;; Simple evaluator for Scheme without DEFINE, using substitution model.
;; Version 0: Primitive procedures aren't first-class.
;; The "read-eval-print loop" (REPL):
(define (scheme-0)
(display "Scheme-0: ")
(flush)
(print (eval-0 (read)))
(scheme-0))
;; Two important procedures:
;; EVAL-0 takes an expression and returns its value.
;; APPLY-0 takes a procedure and a list of actual argument values, and
;; calls the procedure.
;; They have these names to avoid conflict with STk's EVAL and APPLY,
;; which have similar meanings.
;; Comments on EVAL-0:
;; There are four basic expression types in Scheme:
;; 1. self-evaluating (a/k/a constant) expressions: numbers, #t, etc.
;; 2. symbols (variables)
;; 3. special forms (in this evaluator, just QUOTE, IF, and LAMBDA)
;; 4. procedure calls (can call a primitive or a LAMBDA-generated procedure)
;; 1. The value of a constant is itself.
;; 2. In the substitution model, we should never actually evaluate a *local*
;; variable name, because we should have substituted the actual value for
;; the parameter name before evaluating the procedure body.
;; In this simple evaluator, there is no DEFINE, and so the only *global*
;; symbols are the ones representing primitive procedures. In this first
;; evaluator, such symbols can't be used as expressions in themselves,
;; but are legal only as the first element of a procedure call expression.
;; Therefore, symbols are illegal expressions in this interpreter.
;; 3. The value of the expression (QUOTE FOO) is FOO -- the second element of
;; the expression.
;; To evaluate the expression (IF A B C) we first evaluate A; then, if A is
;; true, we evaluate B; if A is false, we evaluate C.
;; The value of a LAMBDA expression is the expression itself. There is no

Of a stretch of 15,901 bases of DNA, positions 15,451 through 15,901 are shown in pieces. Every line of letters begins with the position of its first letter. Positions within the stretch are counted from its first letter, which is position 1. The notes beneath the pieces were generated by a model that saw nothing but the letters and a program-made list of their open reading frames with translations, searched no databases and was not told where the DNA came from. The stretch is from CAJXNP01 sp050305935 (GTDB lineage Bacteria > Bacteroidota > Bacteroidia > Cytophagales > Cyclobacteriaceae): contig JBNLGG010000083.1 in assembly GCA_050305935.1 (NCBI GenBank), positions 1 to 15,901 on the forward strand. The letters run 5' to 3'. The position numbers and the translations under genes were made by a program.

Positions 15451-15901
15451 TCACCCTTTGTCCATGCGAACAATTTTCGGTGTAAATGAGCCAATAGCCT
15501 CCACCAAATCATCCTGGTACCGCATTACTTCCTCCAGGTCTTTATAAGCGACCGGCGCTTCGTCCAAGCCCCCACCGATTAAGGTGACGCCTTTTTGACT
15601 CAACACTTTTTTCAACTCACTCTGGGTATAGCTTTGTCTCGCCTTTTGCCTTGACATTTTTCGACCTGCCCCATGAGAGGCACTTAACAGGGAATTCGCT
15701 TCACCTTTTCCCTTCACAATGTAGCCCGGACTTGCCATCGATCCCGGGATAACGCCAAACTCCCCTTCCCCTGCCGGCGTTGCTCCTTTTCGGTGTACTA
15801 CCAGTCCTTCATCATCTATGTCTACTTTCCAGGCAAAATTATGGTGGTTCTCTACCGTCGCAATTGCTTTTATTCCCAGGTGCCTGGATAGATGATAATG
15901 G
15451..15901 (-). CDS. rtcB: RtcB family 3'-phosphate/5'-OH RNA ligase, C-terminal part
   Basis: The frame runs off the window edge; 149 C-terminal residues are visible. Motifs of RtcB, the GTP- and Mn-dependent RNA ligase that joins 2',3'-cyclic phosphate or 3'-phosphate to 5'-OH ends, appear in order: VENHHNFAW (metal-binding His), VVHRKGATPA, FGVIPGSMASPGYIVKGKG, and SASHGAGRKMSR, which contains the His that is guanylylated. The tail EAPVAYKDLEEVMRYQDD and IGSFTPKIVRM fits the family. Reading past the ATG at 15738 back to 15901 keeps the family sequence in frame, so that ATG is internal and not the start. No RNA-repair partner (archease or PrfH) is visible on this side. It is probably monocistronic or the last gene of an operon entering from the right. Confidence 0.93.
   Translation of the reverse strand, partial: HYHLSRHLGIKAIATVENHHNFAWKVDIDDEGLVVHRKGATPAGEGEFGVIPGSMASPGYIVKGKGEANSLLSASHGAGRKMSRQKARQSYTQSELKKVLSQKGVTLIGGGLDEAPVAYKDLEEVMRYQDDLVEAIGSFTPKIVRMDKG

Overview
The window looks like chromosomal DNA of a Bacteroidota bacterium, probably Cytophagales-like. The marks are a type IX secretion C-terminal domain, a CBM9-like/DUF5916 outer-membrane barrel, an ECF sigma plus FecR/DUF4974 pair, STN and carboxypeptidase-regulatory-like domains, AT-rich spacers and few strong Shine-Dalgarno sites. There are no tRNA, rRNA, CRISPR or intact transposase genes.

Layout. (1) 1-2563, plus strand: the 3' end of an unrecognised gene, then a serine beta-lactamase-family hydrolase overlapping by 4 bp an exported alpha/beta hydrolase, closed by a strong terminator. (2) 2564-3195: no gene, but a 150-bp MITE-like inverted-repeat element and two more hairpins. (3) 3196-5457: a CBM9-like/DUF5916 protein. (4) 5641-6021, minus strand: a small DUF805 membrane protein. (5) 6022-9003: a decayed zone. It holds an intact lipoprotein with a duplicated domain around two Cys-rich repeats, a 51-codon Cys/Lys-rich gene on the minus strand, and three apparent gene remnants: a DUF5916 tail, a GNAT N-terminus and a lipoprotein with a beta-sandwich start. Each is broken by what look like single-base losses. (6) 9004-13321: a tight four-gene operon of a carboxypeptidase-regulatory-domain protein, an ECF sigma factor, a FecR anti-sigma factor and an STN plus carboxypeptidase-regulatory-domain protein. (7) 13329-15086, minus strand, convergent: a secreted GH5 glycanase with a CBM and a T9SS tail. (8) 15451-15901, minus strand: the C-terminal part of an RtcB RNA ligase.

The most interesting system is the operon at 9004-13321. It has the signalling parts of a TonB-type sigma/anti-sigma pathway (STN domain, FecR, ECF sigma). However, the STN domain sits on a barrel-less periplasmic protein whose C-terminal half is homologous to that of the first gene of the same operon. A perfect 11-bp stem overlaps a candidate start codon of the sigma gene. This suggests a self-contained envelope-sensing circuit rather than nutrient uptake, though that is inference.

;; work to do until we actually call the procedure. (This won't be true
;; when we write a more realistic interpreter that handles more Scheme
;; features, but it works in the substitution model.)
;; 4. To evaluate a procedure call, we recursively evaluate the argument
;; subexpressions. We call APPLY-0 to handle the actual procedure invocation.
(define (eval-0 exp)
(cond ((constant? exp) exp)
((symbol? exp) (error "Free variable: " exp))
((quote-exp? exp) (cadr exp))
((if-exp? exp)
(if (eval-0 (cadr exp))
(eval-0 (caddr exp))
(eval-0 (cadddr exp))))
((lambda-exp? exp) exp)
((pair? exp) (apply-0 (car exp)
(map eval-0 (cdr exp))))
(else (error "bad expr: " exp))))
;; Comments on APPLY-0:
;; There are two kinds of procedures: primitive and LAMBDA-created.
;; In this evaluator, primitive procedures are represented by
;; their names. To call a primitive, we use STk's EVAL procedure to
;; get the actual procedure, and STk's APPLY procedure to invoke it.
;; If the procedure isn't primitive, then it must be LAMBDA-created.
;; In this interpreter (but not in later, more realistic ones), the value
;; of a LAMBDA expression is the expression itself. So (CADR PROC) is
;; the formal parameter list, and (CADDR PROC) is the expression in the